From the blockbuster soundtrack as you enter the dark cinematic space, to the iconic film projections rolling over the ceiling and interviews with costume designers, directors and actors filling the surrounding space; Hollywood Costume has come alive at the V&A!
I was lucky enough to be invited to the special preview of the exhibition before it becomes available to the general public on Saturday (20th October). With every piece telling a story; from the opening figure of Marlene Dietrich in Angel and her ‘piece of woven jewellery’ dress, to Johnny Depp’s ‘beetle-like armour’ in Sweeney Todd; the sexualised connotation of a 1970s polyester shirt worn by Heath Ledger in Brokeback Mountain to Brad Pitt’s lavish pornographic prints and dry blood-red leather biker in Fight Club- you begin to understand that everything you see on screen is most definitely there for a reason.
Senior curator and celebrated costume designer Deborah Nadoolman Landis (films include The Blues Brothers and Raiders of the Lost Ark) was there and spoke of her love for both the V&A and costume. “Costume is not about clothes- it is about creating particular individuals every single time. Fashion does not exist in film.”
Having taken 5 years to create (and being officially sponsored by the original Hollywood jeweller, Harry Winston- who else!) the space is split into 3 ‘scenes’: deconstruction, dialogue and finale, or as Landis put it, “to blow your mind” -and it sure did! With the iconic poses of Audrey Hepburn in Breakfast at Tiffany’s, John Travolta in Saturday Night Fever, Kate Winslet in Titanic, Keira Knightley in Atonement and Marilyn Monroe in Some Like it Hot; the exhibition is a marvel and appreciation into the world of costume. Not only does it help bring the character alive, but it defines them and places them in a historical capsule that depicts popular culture of the time.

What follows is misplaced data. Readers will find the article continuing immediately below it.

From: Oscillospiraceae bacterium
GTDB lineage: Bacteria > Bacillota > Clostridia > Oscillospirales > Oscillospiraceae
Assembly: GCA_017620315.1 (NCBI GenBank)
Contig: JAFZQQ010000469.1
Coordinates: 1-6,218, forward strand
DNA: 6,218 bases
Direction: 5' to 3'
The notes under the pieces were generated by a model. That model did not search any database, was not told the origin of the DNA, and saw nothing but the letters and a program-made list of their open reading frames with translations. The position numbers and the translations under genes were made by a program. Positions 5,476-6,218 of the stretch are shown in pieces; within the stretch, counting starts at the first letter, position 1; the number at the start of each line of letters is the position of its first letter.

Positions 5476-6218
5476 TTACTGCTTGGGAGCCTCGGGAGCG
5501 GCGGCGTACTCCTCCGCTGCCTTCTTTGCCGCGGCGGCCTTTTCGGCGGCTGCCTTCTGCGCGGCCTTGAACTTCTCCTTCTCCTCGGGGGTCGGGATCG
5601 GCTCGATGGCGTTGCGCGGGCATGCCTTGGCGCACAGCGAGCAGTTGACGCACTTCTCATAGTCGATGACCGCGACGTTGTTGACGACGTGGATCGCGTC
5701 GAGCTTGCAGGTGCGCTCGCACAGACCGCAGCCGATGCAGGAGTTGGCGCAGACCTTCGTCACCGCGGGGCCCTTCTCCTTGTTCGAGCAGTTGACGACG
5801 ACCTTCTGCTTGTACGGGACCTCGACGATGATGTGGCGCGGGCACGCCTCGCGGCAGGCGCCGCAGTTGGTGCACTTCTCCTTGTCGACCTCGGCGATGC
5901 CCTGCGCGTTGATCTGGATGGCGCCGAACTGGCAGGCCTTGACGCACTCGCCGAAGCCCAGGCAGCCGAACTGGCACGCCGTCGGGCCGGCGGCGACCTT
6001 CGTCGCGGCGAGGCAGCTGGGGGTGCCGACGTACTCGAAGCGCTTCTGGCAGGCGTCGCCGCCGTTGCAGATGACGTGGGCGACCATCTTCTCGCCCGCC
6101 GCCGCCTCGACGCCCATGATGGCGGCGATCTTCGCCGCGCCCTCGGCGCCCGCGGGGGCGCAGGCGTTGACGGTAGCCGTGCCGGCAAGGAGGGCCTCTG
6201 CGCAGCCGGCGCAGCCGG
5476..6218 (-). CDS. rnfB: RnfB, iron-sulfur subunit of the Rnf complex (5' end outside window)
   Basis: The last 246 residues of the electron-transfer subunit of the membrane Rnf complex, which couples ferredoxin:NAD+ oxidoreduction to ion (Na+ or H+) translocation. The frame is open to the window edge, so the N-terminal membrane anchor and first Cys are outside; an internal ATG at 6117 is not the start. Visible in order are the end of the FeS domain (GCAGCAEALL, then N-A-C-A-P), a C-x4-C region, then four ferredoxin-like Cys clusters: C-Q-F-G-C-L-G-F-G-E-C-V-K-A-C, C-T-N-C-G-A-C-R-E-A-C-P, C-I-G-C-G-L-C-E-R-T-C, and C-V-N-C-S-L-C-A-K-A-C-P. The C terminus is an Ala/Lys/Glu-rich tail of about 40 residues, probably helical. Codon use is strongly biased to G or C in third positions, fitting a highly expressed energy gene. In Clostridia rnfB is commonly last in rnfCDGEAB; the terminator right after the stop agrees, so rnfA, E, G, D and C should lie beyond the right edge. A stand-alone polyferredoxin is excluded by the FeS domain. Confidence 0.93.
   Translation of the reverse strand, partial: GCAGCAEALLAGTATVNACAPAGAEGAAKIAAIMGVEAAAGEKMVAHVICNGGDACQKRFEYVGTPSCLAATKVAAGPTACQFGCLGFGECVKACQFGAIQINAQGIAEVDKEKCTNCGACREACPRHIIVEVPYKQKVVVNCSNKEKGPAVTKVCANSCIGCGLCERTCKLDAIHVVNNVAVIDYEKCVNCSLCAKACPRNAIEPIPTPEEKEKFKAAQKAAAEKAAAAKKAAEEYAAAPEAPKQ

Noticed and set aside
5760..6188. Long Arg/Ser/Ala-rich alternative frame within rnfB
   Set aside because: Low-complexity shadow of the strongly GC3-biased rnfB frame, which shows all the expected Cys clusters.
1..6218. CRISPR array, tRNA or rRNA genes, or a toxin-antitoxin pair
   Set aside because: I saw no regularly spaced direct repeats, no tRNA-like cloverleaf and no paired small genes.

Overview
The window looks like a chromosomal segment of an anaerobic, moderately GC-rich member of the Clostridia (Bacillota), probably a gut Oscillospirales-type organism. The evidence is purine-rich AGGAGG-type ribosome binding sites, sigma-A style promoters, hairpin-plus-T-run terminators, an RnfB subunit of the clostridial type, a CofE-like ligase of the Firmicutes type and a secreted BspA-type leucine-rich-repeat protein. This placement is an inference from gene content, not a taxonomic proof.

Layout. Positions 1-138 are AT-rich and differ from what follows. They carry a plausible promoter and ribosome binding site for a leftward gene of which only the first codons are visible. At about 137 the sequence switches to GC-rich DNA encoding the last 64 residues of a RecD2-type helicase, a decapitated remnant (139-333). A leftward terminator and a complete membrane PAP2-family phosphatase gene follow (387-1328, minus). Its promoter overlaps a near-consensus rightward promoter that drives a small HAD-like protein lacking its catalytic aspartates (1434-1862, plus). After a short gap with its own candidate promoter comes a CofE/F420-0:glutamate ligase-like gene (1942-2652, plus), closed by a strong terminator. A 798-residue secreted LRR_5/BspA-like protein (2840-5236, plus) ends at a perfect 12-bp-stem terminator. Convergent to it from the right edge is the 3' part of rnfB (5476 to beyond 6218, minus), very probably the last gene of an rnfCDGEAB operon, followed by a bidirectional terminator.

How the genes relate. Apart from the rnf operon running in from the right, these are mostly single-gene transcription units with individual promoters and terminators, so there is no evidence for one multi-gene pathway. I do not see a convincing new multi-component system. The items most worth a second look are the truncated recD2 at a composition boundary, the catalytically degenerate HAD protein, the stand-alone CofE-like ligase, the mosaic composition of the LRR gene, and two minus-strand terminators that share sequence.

With the help of digital technology, the costumes are portrayed to the highest of standards with a vision of the actor placed on the head of the clothing so you get a clear understanding of the context. And with informal interviews watched on screen by costume designers such as Colleen Atwood, Ann Roth, Deborah Scott and method actors Meryl Streep and Robert De Niro, made you feel like you were there, backstage, eavesdropping into the most tantalising of conversations.
As you come to the end and peer up at Michelle Phieffer’s Catwoman, on the ledge ready to pounce over to Satine from Moulin Rouge and Dorothy’s faded sequin ruby slippers in their glass box, you realise you have just witnessed something very special. And with news just announced today that the BFI will be donating 700 costumes to the V&A in its honour, making them the official national collection of film costumes- it’s safe to say, you most definitely have.
Hollywood Costume runs at the V&A from Saturday 20th October until 27th January 2013.
Images courtesy of Ashanti Jason http://adorngirl.com/
Sian @ FashionBite xx